Potential effects of forestry operations and associated best management practices on riparian wildlife species in the southeastern United StatesThis article is part of a larger document. View the larger document here.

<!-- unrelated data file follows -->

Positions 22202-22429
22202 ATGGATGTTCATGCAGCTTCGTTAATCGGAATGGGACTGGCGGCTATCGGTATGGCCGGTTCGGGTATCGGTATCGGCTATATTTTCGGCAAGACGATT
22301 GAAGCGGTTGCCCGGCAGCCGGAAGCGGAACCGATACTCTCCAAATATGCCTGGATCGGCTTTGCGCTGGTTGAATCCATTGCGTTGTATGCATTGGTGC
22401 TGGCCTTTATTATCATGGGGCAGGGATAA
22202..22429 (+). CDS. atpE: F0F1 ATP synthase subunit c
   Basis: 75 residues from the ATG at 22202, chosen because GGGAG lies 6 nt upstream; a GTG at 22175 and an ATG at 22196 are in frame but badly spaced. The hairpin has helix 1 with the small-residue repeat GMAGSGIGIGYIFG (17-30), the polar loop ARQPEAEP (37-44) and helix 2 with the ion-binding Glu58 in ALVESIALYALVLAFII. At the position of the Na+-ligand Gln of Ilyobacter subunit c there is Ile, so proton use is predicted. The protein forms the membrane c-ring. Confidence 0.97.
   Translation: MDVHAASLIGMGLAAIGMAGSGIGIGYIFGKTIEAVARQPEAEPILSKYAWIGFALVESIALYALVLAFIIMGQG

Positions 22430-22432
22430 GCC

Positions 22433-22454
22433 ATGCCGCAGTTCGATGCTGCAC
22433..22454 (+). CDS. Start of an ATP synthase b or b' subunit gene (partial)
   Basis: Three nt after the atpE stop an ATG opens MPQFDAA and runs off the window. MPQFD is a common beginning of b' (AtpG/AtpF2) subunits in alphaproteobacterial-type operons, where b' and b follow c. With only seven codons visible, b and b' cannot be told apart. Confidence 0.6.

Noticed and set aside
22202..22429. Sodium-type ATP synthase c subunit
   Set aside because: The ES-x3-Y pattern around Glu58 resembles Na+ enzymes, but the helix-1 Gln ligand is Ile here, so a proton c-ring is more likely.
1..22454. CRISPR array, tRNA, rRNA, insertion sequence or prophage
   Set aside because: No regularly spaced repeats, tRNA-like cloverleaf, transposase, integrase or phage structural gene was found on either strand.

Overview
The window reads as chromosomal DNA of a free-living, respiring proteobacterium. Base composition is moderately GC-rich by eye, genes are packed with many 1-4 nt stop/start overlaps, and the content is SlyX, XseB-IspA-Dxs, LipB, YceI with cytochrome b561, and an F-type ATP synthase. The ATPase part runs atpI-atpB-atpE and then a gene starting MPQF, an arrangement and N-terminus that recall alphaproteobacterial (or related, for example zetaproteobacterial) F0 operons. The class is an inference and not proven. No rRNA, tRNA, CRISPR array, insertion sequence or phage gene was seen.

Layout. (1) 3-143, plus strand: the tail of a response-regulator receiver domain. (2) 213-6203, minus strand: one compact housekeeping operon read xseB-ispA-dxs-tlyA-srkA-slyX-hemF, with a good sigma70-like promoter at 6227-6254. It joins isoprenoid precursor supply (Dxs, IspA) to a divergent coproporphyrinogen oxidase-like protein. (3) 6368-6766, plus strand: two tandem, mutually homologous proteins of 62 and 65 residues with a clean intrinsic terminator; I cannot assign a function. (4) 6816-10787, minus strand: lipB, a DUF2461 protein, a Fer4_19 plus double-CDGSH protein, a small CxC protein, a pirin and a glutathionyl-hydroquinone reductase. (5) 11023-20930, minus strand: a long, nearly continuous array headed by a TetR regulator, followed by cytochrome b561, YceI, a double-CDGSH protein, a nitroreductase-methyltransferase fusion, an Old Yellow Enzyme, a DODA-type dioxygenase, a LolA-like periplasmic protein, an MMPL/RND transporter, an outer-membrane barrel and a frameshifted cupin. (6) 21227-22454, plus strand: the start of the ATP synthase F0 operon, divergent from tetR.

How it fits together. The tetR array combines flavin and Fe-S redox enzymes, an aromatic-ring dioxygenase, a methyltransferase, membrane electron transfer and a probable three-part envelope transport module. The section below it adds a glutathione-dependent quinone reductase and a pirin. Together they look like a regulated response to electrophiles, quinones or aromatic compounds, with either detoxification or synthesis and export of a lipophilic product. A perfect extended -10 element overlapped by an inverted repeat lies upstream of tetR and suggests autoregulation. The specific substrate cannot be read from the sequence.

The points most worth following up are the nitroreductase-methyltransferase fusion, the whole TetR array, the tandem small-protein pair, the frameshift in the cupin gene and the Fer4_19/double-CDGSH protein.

The US Fish and Wildlife Service is considering the addition of 374 riparian and aquatic species in the southeastern United States to the federal Threated and Endangered Species List. This recommendation is a result of a 2011 petition, which recognized forest operations as having negative effects on 51 percent of the listed species, citing research conducted in the absence of Best Management Practices (BMPs) (Federal Register 76(187):59836-59862). We conducted a literature review to evaluate how BMPs might benefit these species, but found that information specific to these riparian species and forest operations was generally limited. Available literature pertaining to BMP effects and these riparian species generally contained broader conclusions, which were often conducted at higher taxonomic levels. We were able to develop some broad interpretations that support the benefits of BMP implementation to many of these species. Our review indicated that BMPs (i.e., streamside management zones) can limit sediment and nutrient inputs, reduce thermal pollution, enhance water quality, and safeguard riparian ecosystems to a degree that should provide some level of protection for most of the investigated species. Stream crossing BMPs and stream crossing designs should be beneficial by restricting sediment input and by minimizing potentially negative changes to stream channel hydrology. Our findings generally support the need for additional research regarding the specific effects of BMPs on stream and riparian biota.